The architecture of house reflects French characteristics but also incorporates characteristics from West Indian Creoles including an elevated first floor, spacious porch and multiple doors. What purpose do these features serve?
Looking from the front porch across the Bottle Garden and down the Oak Allee toward Cane River Lake.
The Bottle Garden in front of the Main House features flower beds edged with a variety of bottles from the late 1700s to the 20th century.
Looking from the river up the Oak Allee to the Main House. The Oak Allee would draw the cool river breezes to the house.
The Parlor is one of the four original rooms of the 1821 Main House.
Another of the original 1821 room is Children's Room. Children often slept two to three per bed, so this room could accommodate a growing family.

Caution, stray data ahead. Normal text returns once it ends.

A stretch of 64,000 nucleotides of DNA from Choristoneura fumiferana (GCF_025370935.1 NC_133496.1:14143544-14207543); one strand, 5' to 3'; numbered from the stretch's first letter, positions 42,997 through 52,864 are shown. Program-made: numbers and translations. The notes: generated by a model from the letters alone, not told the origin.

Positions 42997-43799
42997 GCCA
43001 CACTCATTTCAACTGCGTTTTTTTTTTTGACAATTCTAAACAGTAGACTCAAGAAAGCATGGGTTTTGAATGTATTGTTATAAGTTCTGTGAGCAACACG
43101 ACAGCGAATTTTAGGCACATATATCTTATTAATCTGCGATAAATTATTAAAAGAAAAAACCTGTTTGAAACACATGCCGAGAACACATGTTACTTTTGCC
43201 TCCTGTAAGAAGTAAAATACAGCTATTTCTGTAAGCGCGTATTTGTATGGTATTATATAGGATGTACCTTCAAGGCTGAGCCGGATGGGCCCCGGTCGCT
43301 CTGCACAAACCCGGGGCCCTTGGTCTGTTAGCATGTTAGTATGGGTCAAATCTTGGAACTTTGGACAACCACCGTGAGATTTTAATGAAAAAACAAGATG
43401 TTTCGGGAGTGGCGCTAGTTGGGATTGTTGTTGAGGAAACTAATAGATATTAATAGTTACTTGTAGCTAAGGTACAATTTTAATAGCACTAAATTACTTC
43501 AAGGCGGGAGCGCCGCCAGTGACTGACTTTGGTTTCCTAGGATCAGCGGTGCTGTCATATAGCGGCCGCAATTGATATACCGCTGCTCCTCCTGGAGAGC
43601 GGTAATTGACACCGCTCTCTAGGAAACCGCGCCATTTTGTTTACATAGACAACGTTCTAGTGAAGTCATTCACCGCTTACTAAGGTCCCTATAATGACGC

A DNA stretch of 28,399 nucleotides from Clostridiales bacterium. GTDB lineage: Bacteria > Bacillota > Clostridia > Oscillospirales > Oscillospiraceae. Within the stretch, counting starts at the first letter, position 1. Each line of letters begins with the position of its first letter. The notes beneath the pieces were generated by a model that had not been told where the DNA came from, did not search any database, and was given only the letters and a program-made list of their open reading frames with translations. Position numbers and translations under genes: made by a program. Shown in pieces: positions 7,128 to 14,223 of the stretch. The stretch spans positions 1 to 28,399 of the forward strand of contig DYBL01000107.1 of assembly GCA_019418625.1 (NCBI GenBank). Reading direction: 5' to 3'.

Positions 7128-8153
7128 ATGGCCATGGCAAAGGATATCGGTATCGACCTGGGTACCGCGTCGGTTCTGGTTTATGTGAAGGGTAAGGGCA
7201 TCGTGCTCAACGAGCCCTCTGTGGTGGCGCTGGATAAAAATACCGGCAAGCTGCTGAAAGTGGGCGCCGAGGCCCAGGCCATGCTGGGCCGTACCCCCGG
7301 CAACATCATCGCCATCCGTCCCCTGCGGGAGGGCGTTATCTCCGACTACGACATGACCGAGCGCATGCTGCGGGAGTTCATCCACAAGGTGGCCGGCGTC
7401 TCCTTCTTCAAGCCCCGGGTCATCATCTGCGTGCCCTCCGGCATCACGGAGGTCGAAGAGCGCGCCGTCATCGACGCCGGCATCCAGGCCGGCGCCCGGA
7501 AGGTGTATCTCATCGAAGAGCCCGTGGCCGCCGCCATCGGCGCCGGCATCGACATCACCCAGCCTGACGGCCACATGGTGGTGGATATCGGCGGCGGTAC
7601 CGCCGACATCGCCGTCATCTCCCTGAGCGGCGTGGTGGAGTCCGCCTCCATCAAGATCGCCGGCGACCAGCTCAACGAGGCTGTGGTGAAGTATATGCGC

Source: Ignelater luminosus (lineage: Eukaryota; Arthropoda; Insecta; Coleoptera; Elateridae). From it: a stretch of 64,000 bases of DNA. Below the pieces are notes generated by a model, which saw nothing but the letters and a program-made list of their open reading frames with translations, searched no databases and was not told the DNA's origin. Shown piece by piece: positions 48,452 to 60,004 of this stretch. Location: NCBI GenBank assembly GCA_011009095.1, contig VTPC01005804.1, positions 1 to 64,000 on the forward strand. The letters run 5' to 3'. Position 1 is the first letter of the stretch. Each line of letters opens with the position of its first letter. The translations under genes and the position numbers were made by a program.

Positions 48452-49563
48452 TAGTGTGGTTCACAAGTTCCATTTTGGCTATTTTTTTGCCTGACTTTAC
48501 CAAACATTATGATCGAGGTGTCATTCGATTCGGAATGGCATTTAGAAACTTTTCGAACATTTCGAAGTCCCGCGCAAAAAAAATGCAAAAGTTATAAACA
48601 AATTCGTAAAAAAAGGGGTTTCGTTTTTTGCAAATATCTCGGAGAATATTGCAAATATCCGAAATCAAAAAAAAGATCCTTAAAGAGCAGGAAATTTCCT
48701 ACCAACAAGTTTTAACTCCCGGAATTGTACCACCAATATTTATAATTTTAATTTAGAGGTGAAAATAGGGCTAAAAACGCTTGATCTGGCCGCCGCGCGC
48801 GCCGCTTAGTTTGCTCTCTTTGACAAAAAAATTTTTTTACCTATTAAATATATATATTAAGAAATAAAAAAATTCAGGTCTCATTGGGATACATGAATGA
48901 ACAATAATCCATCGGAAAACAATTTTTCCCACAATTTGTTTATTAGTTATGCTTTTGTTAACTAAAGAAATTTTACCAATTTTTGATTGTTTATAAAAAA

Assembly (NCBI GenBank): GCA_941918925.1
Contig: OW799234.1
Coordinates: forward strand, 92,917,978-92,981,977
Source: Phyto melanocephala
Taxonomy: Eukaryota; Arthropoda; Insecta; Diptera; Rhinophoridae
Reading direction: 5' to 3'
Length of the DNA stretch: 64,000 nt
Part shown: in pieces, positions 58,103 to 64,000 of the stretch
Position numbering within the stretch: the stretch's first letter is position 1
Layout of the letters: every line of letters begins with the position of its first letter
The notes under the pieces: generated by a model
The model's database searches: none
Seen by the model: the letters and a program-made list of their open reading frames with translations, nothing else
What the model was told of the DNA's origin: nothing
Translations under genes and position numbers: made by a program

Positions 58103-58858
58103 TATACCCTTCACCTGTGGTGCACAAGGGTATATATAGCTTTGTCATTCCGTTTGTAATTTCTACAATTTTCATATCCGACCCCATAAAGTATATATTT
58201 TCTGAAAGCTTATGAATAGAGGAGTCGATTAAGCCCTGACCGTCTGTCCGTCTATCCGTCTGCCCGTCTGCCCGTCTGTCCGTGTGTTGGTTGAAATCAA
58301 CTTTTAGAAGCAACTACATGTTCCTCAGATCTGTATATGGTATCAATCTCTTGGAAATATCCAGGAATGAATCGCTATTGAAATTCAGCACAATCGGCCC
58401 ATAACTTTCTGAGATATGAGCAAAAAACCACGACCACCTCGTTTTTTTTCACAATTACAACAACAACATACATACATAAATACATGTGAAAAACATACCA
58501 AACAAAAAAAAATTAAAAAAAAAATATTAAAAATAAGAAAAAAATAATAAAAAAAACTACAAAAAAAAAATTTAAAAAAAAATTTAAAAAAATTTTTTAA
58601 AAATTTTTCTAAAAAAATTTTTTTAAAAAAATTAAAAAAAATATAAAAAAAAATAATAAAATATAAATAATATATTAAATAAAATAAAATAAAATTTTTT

The Main House is a raised Creole Cottage. The Prud'homme family living space is almost a full story above ground level. In 1821 there were two rooms on the lower level. One was the bedroom of the enslaved nanny. She would use these stairs to enter the Prud'homme children's room through a trap door.
Next to the Children's Room was the Parent's Bedroom. The fine, large pieces of furniture including the 1830s bed display the great wealth during the time cotton was king. Notice the cabinet high on the wall above the ranger. These were added in the 1950s.
The last of the original four rooms on the main level is the Dining Room. Here the Prud'homme's would gather for family meals. Above the dining room table hangs a Punkah fan, also called a Shoo fly fan. The fan was operated by an enslaved child who would pull an attached rope causing the fan to swing back and forth creating a breeze.